TORMENTWe do not only die, but die upon the rack, die by the TORMENT of sickness.
-John Donne, Devotions
Torment draws inspiration through writers working at the intersection of pain, illness, and art. In the tradition of Sontag, Artaud, Genesis P-Orridge, and the like, Torment is a review column that venerates pain and disease in literature. Torment takes Novalis at his word, Diseases are the stimulus and the most interesting subject for our meditation and activity... Only, we know little the art of using them. Torment seeks to explore links between cutting edge medicine and streamline literature, and trace spikes in New Age occultism and idiopathic illness. We want reviews that begin to speak to these unspeakables. For inquiries email David: email@example.com.
January 19, 2022
Alternate States of Burning: Place and Personhood in Meghan Lamb’s FAILURE TO THRIVEBy: ALEXANDRINE OGUNDIMU
The cover of Meghan Lamb’s Failure to Thrive features a red sign with a white X over it. Black text reads “CAUTION: UNSAFE TO FIRST RESPONDERS DO NOT ENTER OR OCCUPY.” There’s a way to read this as titillation, as if the reader is being welcomed into something forbidden, but there’s another reading won out by the text itself: The lives the reader is about to dive into contain hazards...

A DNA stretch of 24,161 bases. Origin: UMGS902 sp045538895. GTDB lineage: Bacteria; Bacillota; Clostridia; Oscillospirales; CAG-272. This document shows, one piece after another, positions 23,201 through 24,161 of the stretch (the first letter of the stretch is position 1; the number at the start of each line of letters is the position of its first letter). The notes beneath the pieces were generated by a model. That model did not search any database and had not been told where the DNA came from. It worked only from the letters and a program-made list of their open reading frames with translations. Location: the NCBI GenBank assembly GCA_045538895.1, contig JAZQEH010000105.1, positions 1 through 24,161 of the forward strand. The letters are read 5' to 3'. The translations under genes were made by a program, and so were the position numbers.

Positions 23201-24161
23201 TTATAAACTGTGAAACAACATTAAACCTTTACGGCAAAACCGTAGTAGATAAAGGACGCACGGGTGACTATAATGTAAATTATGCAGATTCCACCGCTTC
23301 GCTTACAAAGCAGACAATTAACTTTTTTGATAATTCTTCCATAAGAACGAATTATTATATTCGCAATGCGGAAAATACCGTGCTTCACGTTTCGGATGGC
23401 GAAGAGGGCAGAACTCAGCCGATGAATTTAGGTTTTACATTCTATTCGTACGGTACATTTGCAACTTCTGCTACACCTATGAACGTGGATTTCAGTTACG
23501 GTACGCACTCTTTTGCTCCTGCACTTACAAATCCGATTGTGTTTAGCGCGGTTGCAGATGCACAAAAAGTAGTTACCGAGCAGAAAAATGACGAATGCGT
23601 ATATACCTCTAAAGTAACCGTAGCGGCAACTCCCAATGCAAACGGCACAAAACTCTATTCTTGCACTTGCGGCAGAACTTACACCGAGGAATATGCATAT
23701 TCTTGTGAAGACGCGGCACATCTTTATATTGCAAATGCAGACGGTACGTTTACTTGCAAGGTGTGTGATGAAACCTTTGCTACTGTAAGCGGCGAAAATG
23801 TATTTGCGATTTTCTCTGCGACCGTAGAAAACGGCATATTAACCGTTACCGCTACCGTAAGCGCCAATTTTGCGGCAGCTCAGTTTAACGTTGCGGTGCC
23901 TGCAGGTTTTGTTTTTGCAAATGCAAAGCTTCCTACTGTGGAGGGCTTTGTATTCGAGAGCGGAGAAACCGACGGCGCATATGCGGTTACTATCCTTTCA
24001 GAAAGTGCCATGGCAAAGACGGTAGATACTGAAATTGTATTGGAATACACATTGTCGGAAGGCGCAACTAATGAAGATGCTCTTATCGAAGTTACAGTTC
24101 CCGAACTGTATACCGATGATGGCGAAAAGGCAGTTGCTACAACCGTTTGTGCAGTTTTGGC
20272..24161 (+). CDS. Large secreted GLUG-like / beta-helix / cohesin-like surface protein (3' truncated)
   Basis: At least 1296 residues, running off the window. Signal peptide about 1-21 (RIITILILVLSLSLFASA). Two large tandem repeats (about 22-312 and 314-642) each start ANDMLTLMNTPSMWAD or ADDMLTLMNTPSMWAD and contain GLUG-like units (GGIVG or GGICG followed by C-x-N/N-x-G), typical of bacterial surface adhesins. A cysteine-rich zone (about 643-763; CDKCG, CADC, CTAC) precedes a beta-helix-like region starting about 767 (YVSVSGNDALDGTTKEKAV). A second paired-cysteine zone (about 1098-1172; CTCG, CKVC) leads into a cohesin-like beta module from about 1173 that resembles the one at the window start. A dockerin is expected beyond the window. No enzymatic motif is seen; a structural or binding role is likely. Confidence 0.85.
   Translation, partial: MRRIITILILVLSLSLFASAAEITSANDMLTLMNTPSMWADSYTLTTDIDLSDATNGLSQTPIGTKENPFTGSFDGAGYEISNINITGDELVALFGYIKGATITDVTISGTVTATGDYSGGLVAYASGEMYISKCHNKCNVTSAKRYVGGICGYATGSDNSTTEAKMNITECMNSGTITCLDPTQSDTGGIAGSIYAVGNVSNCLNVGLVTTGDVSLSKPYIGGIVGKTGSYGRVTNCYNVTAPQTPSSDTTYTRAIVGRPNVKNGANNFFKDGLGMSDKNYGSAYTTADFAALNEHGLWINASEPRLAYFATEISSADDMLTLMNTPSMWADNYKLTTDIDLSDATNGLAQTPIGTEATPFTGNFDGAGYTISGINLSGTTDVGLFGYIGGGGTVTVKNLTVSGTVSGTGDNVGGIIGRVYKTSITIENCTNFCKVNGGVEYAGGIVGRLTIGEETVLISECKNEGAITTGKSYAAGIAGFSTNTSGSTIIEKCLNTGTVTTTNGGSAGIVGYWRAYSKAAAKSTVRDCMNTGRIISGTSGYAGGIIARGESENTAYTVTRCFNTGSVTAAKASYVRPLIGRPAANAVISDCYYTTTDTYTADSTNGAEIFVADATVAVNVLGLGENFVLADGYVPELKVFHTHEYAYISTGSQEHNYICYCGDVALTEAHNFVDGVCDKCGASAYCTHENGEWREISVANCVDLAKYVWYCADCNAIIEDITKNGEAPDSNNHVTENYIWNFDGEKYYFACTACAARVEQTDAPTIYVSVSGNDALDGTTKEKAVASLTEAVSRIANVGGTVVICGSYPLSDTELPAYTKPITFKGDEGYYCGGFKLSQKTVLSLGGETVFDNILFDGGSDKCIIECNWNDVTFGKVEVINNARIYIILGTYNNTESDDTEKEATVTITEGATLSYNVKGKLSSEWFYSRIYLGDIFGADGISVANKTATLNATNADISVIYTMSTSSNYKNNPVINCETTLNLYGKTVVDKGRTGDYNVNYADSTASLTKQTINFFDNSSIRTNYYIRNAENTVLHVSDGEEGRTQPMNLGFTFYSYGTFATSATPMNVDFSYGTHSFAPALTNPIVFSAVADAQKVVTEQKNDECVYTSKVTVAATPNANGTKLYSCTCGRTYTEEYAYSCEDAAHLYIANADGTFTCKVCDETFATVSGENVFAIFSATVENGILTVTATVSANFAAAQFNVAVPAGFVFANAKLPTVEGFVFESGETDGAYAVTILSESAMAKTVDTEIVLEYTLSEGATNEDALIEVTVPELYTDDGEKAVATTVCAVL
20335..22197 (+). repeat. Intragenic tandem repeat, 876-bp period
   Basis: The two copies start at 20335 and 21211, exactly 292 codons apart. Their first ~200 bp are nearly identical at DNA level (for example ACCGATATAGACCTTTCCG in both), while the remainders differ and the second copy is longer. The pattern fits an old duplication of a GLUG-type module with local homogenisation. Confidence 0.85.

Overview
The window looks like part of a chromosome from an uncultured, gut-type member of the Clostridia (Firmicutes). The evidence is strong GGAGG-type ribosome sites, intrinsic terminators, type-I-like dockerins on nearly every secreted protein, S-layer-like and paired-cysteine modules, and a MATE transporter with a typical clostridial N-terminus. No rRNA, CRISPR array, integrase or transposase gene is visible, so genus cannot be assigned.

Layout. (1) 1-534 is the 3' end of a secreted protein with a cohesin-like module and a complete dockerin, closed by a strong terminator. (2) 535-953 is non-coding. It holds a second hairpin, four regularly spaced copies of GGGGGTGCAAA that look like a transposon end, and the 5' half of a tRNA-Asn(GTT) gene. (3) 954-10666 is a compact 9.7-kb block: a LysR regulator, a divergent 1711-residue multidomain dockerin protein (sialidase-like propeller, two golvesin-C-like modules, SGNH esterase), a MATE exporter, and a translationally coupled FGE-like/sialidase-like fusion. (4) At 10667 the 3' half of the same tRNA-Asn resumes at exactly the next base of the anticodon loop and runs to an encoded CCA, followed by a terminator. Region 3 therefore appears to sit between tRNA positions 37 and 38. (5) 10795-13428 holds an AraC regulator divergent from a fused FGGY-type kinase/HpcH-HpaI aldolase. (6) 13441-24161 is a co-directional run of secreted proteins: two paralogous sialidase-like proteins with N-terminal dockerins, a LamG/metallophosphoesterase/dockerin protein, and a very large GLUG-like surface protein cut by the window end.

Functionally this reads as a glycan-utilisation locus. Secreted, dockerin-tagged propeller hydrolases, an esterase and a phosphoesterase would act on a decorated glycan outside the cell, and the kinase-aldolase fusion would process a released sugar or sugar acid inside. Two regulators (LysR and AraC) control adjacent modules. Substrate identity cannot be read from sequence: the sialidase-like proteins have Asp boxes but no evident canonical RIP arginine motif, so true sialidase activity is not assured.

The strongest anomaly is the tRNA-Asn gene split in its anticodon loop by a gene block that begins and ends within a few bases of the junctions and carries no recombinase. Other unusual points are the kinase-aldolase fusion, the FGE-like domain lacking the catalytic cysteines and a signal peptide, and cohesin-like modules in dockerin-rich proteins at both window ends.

September 20, 2021
By: LEONARD KLOSSNER
Cicatrization does not reveal to us the sheer ugliness of its face right away, but grants us an odd respite before we will have suffered a moment of its insane barbarity. Instead, the text is prefaced by an interview of the author, S.M.H., by Martin Bladh, co-founder of the book’s publisher, Infinity Land Press...
June 11, 2021
By: ADAM MITTS
“I hate to be so monotonous but I’m still in awful pain,” Bob Flanagan writes on the evening of November 10, 1995. His partner is gone, his lungs and stomach are “killing” and “hurting” him—he is dying: “Sometimes I think they’re missing something and I’m going to die earlier than I have to before they catch it.” The uncertainty and risks of both medicine and temporality are magnified by how the body spends itself in its few remaining days...